There are a variety of reasons to choose a sports bar and restaurant when deciding to purchase a casual dining franchise, and Stacked Pickle has many qualities that sets it apart from competitors.
CEO Gary Brackett is proud of his company’s team and culture. The retired NFL player is passionate about the Stacked Pickle brand, which he purchased from an existing owner and turned into a franchise. The brand has come a long way since it was first established in 2010. In 2017, it was voted Indiana’s number one neighborhood and sports bar, as well as Indiana’s third-best burger on the Indy A-List.
Here are five reasons to purchase a Stacked Pickle franchise.
A lower initial investment
The initial investment for a Stacked Pickle franchise is significantly less than most full service restaurants, especially sports bars.
“We do a good job of identifying second-generation restaurants, so there’s an option to have a cost-saving agent there if choosing to build from an existing restaurant space,” Brackett said. “But we are also there to help find the right real estate opportunity for each franchisee, regardless if it is a former restaurant space or if we are building from scratch.”
Regardless of the space, the emphasis is always on providing “legendary service and a nice, clean atmosphere,” Brackett said. It’s also important to provide a local feel and flair, as opposed to investing in trendy pieces or designs that the customers wouldn’t even really value.
The brand’s operations are simple and support effective labor and production efficiencies.
“Kitchens are designed in a way that you can either scale up or scale down labor,” Brackett said. “So it’s very efficient for someone to do multiple positions during busy times, and as your restaurant gets busier, you can hire more staff.”
During peak and off peak times in the restaurants, there is an option to vary the size of the kitchen staff. Brackett noted, a franchisee does not have to have five cooks. Two cooks can do the job, and more people can be added to the kitchen later.
Stacked Pickle prides itself on offering fresh food, especially when it comes to its proteins. None of its proteins are previously frozen. Certain side items, such as fries and onion rings and cookie products might be previously frozen for cost and efficiency purposes, but otherwise, the brand offers freshly-prepared main courses.
“Our proteins, our burgers, our wings, our pork tenderloins and even our chicken tenders all are cut fresh and battered and fried to order, and I think that’s a significant difference from our competitors,” Brackett said.
And let’s not forget the brand’s signature item.
“Even our fried pickles are breaded and fried to order,” Brackett said, adding that it’s important for the brand to go “that extra mile” and not get everything out of a freezer.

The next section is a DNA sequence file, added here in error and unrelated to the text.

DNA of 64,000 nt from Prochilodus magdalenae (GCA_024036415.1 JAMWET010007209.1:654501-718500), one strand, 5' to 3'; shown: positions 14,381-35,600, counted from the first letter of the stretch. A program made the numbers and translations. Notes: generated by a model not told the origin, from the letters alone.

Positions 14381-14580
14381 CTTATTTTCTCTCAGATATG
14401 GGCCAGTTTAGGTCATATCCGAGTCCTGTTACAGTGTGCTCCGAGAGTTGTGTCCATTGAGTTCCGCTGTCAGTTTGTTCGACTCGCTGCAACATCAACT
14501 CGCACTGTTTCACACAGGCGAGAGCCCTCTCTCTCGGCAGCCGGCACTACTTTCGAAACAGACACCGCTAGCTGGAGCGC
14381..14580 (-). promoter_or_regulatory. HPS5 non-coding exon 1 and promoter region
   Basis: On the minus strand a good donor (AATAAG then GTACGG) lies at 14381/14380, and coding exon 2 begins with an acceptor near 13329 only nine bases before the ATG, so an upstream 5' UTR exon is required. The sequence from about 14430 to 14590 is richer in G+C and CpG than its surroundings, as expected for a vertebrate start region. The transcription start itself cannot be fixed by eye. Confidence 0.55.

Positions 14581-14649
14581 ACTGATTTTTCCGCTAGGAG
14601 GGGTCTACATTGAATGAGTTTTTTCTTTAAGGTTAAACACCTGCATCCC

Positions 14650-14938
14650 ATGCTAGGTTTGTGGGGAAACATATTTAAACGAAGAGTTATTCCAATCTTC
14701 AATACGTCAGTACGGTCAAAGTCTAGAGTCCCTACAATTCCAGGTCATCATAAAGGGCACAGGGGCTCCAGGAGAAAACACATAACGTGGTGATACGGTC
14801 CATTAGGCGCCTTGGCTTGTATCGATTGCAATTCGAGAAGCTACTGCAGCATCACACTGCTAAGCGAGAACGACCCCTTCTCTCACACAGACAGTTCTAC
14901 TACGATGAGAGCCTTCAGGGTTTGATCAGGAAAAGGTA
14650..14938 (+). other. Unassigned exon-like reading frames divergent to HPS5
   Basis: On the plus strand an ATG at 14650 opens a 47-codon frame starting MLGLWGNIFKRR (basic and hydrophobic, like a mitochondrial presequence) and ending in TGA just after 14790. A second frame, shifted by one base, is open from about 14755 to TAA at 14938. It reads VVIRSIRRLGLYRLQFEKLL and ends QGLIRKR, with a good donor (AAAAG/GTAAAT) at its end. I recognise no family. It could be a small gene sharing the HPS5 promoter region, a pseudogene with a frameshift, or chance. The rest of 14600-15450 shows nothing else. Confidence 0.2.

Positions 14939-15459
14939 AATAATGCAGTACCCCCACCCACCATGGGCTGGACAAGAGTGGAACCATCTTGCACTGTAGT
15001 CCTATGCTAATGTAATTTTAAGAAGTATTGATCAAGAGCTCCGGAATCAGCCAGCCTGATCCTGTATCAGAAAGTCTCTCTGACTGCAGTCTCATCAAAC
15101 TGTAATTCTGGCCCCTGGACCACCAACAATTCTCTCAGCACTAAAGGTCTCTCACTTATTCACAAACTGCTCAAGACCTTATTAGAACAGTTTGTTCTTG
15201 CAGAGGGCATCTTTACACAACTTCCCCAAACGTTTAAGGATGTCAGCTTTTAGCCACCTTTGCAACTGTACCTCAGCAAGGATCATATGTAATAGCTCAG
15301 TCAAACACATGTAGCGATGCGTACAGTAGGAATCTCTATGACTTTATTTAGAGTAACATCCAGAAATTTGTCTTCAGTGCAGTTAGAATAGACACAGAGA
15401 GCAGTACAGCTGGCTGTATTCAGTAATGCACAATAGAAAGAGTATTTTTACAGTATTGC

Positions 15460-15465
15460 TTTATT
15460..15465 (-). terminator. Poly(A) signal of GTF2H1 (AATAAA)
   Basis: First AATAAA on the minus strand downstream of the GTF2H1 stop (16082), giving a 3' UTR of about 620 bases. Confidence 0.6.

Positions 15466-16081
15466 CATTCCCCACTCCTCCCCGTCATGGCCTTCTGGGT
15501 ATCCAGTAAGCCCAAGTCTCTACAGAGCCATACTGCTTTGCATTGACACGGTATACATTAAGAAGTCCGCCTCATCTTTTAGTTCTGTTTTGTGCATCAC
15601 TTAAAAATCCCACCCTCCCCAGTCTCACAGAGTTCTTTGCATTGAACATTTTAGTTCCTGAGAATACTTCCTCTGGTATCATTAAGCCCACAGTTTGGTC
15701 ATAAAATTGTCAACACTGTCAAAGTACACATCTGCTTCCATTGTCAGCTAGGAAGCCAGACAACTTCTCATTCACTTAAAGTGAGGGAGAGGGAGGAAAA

“The majority of our menu is fresh, and everything is delicious,” Brackett said.
A supportive team - and franchisee - culture
Stacked Pickle has a team culture that actively supports franchisees at every level, including training, marketing and profitability.
“We’ve just learned so many valuable lessons opening restaurants and running restaurants,” Brackett said. “From Day One, we’ll be helping you and supporting you, from the discovery process through the first week of operating your restaurant. We’re going to be there alongside franchisees to help them launch their Stacked Pickle.”
Appeals to a variety of customers
Appealing to a wide variety of customers is very important to Stacked Pickle’s success.
“We fit right into any neighborhood with our focus on being connected to the community in a highly localized way,” Brackett said.
Brackett noted that the Stacked Pickle menu offers a wide variety of items that can appeal to families with different palates. The brand has a loyalty program that allows customers to earn points, and also appeal to the different age groups. Plus, they have food and drink specials. For example, on Wednesdays, Stacked Pickle offers $3 off of wings, and on Mondays they offer $5 burgers all day long. On Tuesdays, they offer $2 domestic pints and $3 craft pints.
The restaurant and sports bar is also set up to create more of a party scene for late-night crowds.
“For some franchisees, we have the ability to turn it up at night, if you will, and have bands or karaoke to keep people entertained for the afternoon and evening, as well,” Brackett said.
The cost of a Stacked Pickle franchise location ranges from $413,050 to $916,350, with an average restaurant costing $644,700. Stacked Pickle also offers multi-unit deals. The first unit fee is $40,000, a three-pack is $90,000 and a five-pack is $150,000. Veterans receive a 10 percent discount on the franchise fee. To learn more about franchise opportunities, visit www.StackedPickleFranchise.com.